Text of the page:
which speak well of his ability as a meticulous and erudite, if not altogether stirring,craftsman. Of note, he ended up an esteemed and respected judge and jurist, and outlasted the other Hartford Wits by passing away in 1831.Perhaps most astonishing, if not necessarily the most popular,
of all the Wits was polymath andrenaissance thinker the Reverend Timothy Dwight. Both a formal educator and Calvinist-Congregationalistminister, Dwight was another of Jonathan Edwards’ illustrious progeny (in this case his grandson). Hedisplayed an extraordinary acumen on various topics; showing himself to be both able, learned, and profound in matters scientific, religious, and literary. His main body of writings of particular interest to ustoday are his
Travels in New England and New York 
(1821-1822) -- invaluable, not to mention absorbing,as a historical record of his times -- and his poetry.Respecting this last, Dwight’s two most ambitious poetical works are his
The Conquest of Canaan: A Poem in Eleven Books
(1785), a massive Biblical epic written as an allegory on theRevolutionary War and the struggle to establish American society, and his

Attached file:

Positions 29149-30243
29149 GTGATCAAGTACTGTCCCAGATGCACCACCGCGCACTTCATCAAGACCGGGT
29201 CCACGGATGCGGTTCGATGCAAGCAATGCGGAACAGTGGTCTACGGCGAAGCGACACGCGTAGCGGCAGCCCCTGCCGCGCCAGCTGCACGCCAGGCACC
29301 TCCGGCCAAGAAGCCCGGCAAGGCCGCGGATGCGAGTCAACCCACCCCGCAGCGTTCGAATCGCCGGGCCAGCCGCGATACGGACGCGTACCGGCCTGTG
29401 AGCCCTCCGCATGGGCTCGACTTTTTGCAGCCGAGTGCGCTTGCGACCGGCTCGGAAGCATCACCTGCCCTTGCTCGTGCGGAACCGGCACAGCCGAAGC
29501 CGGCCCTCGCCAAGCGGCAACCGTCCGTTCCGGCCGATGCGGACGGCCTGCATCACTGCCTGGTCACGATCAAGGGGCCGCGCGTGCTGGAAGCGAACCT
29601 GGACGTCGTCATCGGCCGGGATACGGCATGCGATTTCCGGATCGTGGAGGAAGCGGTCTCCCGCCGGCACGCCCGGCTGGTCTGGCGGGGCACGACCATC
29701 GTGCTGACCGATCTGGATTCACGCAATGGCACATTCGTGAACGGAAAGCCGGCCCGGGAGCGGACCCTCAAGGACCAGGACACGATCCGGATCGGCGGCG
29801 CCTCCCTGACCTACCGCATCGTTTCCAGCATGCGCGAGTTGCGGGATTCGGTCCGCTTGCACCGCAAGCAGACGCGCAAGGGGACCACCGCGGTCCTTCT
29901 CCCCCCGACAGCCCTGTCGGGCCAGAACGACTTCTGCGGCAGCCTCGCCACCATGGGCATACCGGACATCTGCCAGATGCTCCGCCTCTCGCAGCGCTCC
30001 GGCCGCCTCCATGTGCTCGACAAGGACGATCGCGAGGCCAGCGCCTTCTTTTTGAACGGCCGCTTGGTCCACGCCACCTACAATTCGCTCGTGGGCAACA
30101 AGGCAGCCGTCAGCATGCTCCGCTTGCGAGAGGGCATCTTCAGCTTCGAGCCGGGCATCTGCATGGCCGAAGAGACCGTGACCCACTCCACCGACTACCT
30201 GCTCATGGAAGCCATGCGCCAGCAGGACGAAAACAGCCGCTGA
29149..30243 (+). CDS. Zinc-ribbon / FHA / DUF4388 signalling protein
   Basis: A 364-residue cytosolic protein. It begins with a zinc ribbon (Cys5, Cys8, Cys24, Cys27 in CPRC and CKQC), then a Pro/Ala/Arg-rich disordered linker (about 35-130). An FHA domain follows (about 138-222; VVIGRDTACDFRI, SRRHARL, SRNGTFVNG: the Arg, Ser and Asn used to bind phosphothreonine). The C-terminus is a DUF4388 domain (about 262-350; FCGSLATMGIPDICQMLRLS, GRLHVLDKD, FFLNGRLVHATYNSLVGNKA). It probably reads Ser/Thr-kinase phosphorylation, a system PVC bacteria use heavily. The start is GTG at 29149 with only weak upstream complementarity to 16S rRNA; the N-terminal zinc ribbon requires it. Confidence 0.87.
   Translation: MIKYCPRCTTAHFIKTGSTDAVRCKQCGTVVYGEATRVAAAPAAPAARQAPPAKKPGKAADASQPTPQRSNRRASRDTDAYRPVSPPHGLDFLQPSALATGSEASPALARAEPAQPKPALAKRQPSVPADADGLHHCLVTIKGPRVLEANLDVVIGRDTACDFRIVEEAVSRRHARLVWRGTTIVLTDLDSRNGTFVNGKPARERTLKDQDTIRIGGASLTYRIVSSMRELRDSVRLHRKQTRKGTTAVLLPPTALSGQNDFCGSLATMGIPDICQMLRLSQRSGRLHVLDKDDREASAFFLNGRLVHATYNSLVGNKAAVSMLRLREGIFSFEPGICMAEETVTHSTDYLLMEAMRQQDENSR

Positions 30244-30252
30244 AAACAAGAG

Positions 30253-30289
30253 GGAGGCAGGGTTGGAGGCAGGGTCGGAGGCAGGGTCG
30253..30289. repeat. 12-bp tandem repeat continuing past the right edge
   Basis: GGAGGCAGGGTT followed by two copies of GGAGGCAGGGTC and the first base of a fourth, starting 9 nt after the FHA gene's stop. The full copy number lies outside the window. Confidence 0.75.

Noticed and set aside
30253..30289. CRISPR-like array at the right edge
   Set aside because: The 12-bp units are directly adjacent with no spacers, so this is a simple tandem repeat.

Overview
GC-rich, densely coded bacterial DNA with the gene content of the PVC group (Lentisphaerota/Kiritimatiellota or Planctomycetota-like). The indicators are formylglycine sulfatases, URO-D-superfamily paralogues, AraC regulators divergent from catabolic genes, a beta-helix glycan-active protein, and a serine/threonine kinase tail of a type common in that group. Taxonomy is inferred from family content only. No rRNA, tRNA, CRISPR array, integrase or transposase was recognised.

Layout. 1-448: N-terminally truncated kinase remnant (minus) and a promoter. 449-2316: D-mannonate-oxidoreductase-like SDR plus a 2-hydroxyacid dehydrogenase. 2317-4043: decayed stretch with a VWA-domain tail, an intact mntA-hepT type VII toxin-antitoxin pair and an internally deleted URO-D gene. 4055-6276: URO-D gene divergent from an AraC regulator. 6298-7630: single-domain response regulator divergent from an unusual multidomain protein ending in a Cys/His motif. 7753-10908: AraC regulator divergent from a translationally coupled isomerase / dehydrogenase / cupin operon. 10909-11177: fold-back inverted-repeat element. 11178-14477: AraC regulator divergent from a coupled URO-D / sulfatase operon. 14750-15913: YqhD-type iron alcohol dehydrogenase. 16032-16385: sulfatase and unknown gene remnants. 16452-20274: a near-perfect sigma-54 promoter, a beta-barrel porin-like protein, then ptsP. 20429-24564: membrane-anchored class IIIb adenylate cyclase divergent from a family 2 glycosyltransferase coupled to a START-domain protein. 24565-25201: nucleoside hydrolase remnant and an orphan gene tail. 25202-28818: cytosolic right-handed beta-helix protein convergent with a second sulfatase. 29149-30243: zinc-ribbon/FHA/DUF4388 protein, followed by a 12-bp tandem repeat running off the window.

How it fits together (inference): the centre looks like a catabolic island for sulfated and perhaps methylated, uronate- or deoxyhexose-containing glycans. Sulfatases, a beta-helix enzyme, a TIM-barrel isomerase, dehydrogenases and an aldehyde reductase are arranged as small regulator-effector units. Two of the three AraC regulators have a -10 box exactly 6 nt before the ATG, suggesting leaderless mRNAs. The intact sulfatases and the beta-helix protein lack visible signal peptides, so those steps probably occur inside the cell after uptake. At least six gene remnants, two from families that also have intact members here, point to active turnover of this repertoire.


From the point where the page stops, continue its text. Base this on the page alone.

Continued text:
Greenfield Hill 
(1794). While itits been something fashionable among literary historians to brush
aside as an unreadable,elephantine tome like Barlow’s
, it even so deserves credit as a spiritually endowed andimaginative effort. Perhaps also it ought in fairness to be viewed as one of those works deserving of moreattention, for historical reasons if less so for poetical ones,
if and whenever 
we finally have the leisure toexamine and savor the thing with more patience. The problem here seems to be one of available time asmuch as anything, and one suspects there is or may be more genius to it than is conventionally allowed. Buta
conclusion on its place and due in our canon of domestic scripture at least perhaps needs to be postponed.
Greenfield Hill